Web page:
Tell Shelly to smile more, the note had said. This place is like a morgue.
"I am what I am, okay?" Weiner told the group in a conference room, then left abruptly.
Most at Family Archive knew their boss only as a workaholic who wore a perpetually worried look and spent hours alternately staring into his computer and putting out fires at his struggling business.
But few of his 100-plus employees had any inkling of whom Shelly Weiner had been.
A decade earlier--before the fall of American Continental Corporation and Lincoln Savings and Loan--Weiner had been one of Charles Keating Jr.'s highest-paid lieutenants.
In the mid-1980s, he was collecting more than $1 million a year from the Keating empire in salary and incentives. But those days were ancient history when Weiner opened Family Archive in March 1994.
Weiner's wife, Ellen, the firm's managing editor, chastised the employees after her husband left the meeting.
"I've known Shelly since we were teenagers," she told them. "Just because he doesn't smile doesn't mean he's not a happy man."
But Shelly Weiner was not a happy man.
Just before dawn on June 16, two people taking a stroll came upon a 1991 Lexus parked in a Toys "R" Us lot on East Camelback Road in Phoenix. They eyed a figure slumped in the driver's seat, bloody and obviously dead. Police later noted the man was wearing a pink Polo shirt, faded blue jeans and slip-on shoes.
Detectives removed a 9mm handgun from the decedent's right hand. It had been fired once inside the car. The fatal bullet had entered the man's head at his right temple. Police found $37 and several credit cards in his wallet.
The man was 41-year-old Shelly Weiner.
Though Weiner apparently left no note, his manner of death wasn't a mystery.
While no one can say with certainty why another chooses suicide, consider this: In 17 months, Weiner had squandered at least $500,000 in loans from investors and untold amounts of his own money while trying to keep his genealogy business afloat.
By some accounts, Family Archive was $2 million in the red when Weiner killed himself. And he recently had failed to convince his investors to put more money into the sinking business.
Perhaps most troubling, many ex-Family Archive employees say, were Weiner's orders to deceive customers to bolster the firm's wobbly bank account.
"Our big pitch was 'No obligation! No money down until you get your book!'" says Roger Martin, a telemarketing supervisor at Family Archive. "But our orders were to insist on a customer's credit-card number or electronic debit code and bill him or her immediately. That's illegal as hell."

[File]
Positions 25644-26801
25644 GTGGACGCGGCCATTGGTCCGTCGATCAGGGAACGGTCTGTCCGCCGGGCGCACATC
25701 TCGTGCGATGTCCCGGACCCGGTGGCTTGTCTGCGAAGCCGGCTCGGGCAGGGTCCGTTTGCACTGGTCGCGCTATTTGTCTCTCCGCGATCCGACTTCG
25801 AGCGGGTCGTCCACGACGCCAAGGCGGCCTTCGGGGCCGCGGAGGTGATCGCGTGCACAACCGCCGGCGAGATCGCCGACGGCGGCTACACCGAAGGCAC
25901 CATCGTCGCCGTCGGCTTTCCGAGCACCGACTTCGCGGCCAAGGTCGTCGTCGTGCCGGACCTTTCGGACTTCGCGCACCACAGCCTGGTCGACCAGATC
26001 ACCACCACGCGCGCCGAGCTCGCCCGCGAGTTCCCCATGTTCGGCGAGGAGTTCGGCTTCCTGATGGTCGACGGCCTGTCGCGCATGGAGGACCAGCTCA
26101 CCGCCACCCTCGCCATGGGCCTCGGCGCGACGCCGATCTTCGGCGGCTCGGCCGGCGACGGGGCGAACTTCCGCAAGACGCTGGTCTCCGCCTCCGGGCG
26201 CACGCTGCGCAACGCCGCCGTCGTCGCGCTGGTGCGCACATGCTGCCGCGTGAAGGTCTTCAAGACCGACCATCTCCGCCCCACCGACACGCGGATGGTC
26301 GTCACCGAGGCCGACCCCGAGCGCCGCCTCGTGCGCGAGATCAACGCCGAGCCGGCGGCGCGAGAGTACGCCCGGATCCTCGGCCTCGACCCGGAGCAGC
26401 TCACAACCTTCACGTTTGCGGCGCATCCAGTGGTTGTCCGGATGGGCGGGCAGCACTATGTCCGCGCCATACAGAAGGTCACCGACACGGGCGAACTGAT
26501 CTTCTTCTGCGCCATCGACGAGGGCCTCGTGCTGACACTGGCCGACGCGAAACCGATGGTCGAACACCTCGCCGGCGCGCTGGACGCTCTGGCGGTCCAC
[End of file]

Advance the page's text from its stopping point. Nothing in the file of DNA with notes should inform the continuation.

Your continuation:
Adds Jill Collins, one of the firm's editors: "Shelly had to know that he'd get busted eventually. That meant he might wind up in prison just like some of his Keating friends."
Police told Ellen Weiner of her husband's death at the office late that morning. Without explanation, everyone was sent home for the day.
Those who worked Saturdays returned the following day. A handwritten note taped to the door informed them Family Archive still was closed "due to a death in the company."
The weekend passed. Shelly Weiner was buried after a private service. The landlord changed the locks at Family Archive.
The situation was untenable; with Weiner dead and the operation in limbo, no one had gotten paid. On average, records indicate, Family Archive owed each of its employees about $1,000.
Baffled and increasingly irate, the workers kept in constant touch with each other, grasping for shreds of information. The rumors really started flying after word came of George "Chip" Wischer's copycat suicide by gun on June 19.
The 46-year-old Wischer had worked with Weiner at American Continental; his ex-wife, Judy--now a convicted felon--once was president of that firm. Rampant speculation about a bizarre suicide pact between two ex-Keatingites was just that. But the continued lack of information did nothing to quell the rumors.
Because Family Archive is a limited liability company, it took the employees some doing to learn who actually owned the firm. (Under Arizona law, such LLCs, as they're called, aren't required to disclose the identity of officers and major equity owners.)
Through word of mouth and sleuthing, the names of the five investors finally were revealed: Gary Hall, Don Loback, Larry Nelson, August Rantz III and Kathy Wade.
Each had befriended Weiner during Charlie Keating's glory years. Loback and Wade are co-chairs of Continental Homes--which once was part of Keatingland, but survived the connection and is the Valley's largest homebuilder. Hall, an eye surgeon, is Charlie Keating's son-in-law. Nelson worked with Weiner at American Continental.